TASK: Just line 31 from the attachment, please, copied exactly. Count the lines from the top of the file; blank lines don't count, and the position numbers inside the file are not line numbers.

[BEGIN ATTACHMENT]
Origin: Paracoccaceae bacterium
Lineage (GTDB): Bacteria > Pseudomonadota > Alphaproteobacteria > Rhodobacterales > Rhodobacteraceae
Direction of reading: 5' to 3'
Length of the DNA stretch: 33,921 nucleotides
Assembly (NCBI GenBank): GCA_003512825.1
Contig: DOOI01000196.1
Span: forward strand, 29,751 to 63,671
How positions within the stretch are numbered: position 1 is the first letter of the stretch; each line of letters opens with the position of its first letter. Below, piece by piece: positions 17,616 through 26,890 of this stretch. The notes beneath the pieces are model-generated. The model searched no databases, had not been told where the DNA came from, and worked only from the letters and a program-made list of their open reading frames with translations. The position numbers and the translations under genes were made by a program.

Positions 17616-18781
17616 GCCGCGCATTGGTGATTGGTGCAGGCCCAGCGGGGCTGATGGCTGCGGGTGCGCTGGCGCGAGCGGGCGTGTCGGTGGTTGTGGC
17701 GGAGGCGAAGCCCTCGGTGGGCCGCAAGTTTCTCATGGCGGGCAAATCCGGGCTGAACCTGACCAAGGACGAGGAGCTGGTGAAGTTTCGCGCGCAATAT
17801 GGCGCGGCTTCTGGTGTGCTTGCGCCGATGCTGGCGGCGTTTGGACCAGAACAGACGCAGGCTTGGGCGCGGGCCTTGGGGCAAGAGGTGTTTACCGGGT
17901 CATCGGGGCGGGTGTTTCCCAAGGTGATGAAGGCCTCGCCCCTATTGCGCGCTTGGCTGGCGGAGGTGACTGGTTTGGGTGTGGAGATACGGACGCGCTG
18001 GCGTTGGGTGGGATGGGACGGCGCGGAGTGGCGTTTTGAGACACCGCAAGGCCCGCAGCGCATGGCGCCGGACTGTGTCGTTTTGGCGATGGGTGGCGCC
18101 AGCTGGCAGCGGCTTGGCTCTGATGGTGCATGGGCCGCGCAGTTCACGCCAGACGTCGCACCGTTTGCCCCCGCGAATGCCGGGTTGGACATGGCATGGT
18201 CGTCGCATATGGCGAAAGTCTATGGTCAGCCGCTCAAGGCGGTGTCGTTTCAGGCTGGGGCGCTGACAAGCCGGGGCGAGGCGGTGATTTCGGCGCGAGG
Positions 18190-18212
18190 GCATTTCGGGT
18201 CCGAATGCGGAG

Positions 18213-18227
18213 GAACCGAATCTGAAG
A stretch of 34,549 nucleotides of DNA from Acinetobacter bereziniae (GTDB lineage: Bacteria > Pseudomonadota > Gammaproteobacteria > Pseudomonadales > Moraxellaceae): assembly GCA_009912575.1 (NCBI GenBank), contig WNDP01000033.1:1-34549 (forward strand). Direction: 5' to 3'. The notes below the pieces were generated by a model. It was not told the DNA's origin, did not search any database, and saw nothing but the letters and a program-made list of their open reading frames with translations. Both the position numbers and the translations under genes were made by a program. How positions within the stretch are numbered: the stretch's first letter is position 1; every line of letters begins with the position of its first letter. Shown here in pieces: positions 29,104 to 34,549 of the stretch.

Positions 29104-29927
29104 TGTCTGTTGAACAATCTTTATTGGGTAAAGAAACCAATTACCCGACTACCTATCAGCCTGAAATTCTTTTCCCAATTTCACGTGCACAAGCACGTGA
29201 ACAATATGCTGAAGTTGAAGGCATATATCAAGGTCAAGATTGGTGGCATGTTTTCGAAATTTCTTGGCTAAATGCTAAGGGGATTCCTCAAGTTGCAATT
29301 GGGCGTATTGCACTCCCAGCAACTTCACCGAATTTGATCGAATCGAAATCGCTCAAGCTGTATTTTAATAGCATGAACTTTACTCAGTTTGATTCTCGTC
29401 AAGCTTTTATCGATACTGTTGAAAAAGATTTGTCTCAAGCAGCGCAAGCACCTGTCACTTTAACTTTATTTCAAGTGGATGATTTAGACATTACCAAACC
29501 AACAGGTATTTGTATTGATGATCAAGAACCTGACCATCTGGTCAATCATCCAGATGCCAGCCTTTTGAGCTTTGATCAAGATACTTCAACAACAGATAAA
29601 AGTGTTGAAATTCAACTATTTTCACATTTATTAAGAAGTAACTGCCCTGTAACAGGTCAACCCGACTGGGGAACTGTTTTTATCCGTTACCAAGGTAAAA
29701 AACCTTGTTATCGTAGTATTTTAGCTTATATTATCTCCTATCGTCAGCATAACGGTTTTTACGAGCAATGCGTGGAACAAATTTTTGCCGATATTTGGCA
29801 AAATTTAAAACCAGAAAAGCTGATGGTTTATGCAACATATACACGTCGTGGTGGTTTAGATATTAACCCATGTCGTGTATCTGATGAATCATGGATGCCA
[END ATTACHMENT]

29801 AAATTTAAAACCAGAAAAGCTGATGGTTTATGCAACATATACACGTCGTGGTGGTTTAGATATTAACCCATGTCGTGTATCTGATGAATCATGGATGCCA